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A Look at Brand Marketing This Thanksgiving

Nearly 55 million Americans are expected to travel for the Thanksgiving holiday this year, despite soaring fuel prices and food costs. Families and friends are excited to come together in person following long pandemic years spent apart—and brands are likewise getting in on the fun with both Thanksgiving and Black Friday activations. Here’s a look at what’s happening.

Two Takes on Thanksgiving
Kroger supermarket chain just unveiled a new campaign that combines nostalgia with a hefty dose of sentimentality to warm hearts (and perhaps coax a few tears) this turkey day. A 60-second hero spot called “Today’s Holiday Moments Are Tomorrow’s Memories” focuses on a grandfather who finds his late wife’s cookbook and decides to make some of her recipes. While baking things like cranberry brie bites and cinnamon apple pie, he’s transported back to precious moments when they ate those dishes together—their first meeting, first kiss, first Thanksgiving with a baby. “We wanted to hit on some of the insights we were hearing from our customers, including that this year is the year they feel they’re finally getting together,” said Emily Hartmann, Kroger’s senior director of brand marketing. “In spite of some of the challenges they face, creating holiday memories with food is where they’re unwilling to compromise.” The ad will run during the Macy’s Thanksgiving Day Parade and two football games (New York Giants vs. Dallas Cowboys and Ohio State Buckeyes vs. Michigan Wolverines) being played over the holiday weekend. A book featuring recipes and scenes from the films is also being created for consumers.

From traditional to avant-garde, Oatly’s latest campaign speaks to vegetarian and vegan consumers on a day known for its consumption of poultry, meat and dairy-based food items. The alternative milk brand has a history of pursuing quirky marketing tactics (think: creating a true-crime podcast and staging a puppet show, among other events), and this initiative is no exception. A 30-second spot shows a worker manning the phones of a newly launched Oatly Emotional Support Hotline for Plant-Based Eaters, where non-meat eaters can call for tips on how to navigate the turkey meal. A real hotline number (866-OAT-LINE) will operate live on Thanksgiving Day. “Oatly of course feels for our likeminded plant-based friends and wants to arm them with all the help they could need to not only get through these holiday meals but even positively influence dinner conversations,” said Armando Turco, executive director of brand and creative.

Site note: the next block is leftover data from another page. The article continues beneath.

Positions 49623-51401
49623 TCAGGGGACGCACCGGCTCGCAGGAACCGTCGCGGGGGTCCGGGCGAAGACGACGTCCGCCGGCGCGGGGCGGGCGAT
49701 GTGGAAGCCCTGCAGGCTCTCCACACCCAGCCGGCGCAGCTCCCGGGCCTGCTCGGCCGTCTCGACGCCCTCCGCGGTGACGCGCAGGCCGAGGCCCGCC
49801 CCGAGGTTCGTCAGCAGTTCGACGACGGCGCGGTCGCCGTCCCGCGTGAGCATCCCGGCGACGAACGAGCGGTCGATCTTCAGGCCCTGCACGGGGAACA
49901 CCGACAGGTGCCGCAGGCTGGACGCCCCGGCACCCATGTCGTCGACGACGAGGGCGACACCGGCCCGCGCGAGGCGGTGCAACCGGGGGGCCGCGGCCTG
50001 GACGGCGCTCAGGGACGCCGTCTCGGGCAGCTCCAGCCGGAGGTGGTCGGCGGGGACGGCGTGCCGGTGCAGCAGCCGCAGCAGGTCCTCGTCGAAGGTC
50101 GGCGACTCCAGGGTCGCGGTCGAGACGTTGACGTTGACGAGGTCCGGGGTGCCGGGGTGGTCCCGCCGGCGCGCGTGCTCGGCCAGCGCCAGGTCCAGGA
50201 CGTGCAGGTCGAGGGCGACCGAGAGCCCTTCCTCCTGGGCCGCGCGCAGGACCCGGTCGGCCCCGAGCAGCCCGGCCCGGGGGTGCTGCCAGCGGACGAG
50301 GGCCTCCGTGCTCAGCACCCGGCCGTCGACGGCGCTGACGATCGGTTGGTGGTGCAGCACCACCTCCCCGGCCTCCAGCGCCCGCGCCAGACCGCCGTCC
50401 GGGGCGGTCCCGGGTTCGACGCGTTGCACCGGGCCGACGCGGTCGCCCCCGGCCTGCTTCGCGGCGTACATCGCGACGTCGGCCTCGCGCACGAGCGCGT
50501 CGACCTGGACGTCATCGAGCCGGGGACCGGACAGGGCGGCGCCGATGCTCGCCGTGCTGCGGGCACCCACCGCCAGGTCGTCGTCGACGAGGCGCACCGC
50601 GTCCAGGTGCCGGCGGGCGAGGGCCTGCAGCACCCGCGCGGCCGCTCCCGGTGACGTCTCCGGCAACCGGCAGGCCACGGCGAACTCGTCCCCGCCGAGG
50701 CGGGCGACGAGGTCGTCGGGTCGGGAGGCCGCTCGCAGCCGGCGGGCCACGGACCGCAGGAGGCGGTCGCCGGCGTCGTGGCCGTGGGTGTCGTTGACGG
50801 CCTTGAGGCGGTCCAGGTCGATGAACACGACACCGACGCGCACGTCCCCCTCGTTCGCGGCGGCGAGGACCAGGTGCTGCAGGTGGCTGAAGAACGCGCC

All Pants on Deck
Anyone who’s ever eaten a Thanksgiving meal knows about the overstuffed moment when clothes no longer fit right, which is why Stove Top first created its maternity-style Stuffing Pants in 2017. (Friends fans will remember the same version of pants worn by actor Matt LeBlanc during a Thanksgiving episode.) Stove Top’s Stuffing Pants “sold out immediately” after making their original debut, according to company executives, and now the stuffing maker is reintroducing that limited-edition garment in honor of Kraft Heinz’s 50th anniversary. The “new and improved jogger-style pants” boast “stuffin-stretch technology” thanks to an extra-wide waistband, available in the brand’s “soft, Stove Top red fabric.” Influencers plus paid and organic activations are being used to promote the pants on Instagram, with the hopes of bringing “comfort to every facet of Thanksgiving this year, including conversations and waistbands.”

Betting Big on Black Friday
JCPenney is out with two new 15-second spots meant to “encourage shopping enthusiasts to find the thrill of holiday savings all month long at JCPenney as select Black Friday deals are released online and in-store each week in November.” Both feature Penny James, the shopping mascot played by comedian Melissa Villasenor, who sings praises of Black Friday deals while supported by backup singers The Shopettes. Ads will run across TV and digital channels through the end of the month, then the department store chain plans to unveil an all-inclusive holiday campaign featuring six diverse, real-life families who “represent the faces and voices we see in our stores,” according to VP Carl Byrd.

Finally, fellow retailer Walmart reunited several cast members from the hit 1999 film Office Space for a new Black Friday marketing campaign that plays on people having a “case of the Mondays,” one of the movie’s most memorable jokes. The spot announces that Walmart will now offer Black Friday deals on Mondays— without giving up on the original day of savings. Instead, the company will host multiple events. “Black Friday is still incredibly important,” said Casey Schlaybaugh, VP of brand strategy and marketing. “But one of the things we know is that customers do want to shop early. They want to have control. They want to shop more frequently.” Placements include cinema and broadcast advertising, along with big YouTube takeovers every Monday in November.

Black Friday drew over $14 billion in online sales last year, and shoppers spent over $5 billion on Thanksgiving. An estimated 140 million Americans are expected to shop those holiday sales this year, which makes both events worthy of marketers’ time. Happy holidays!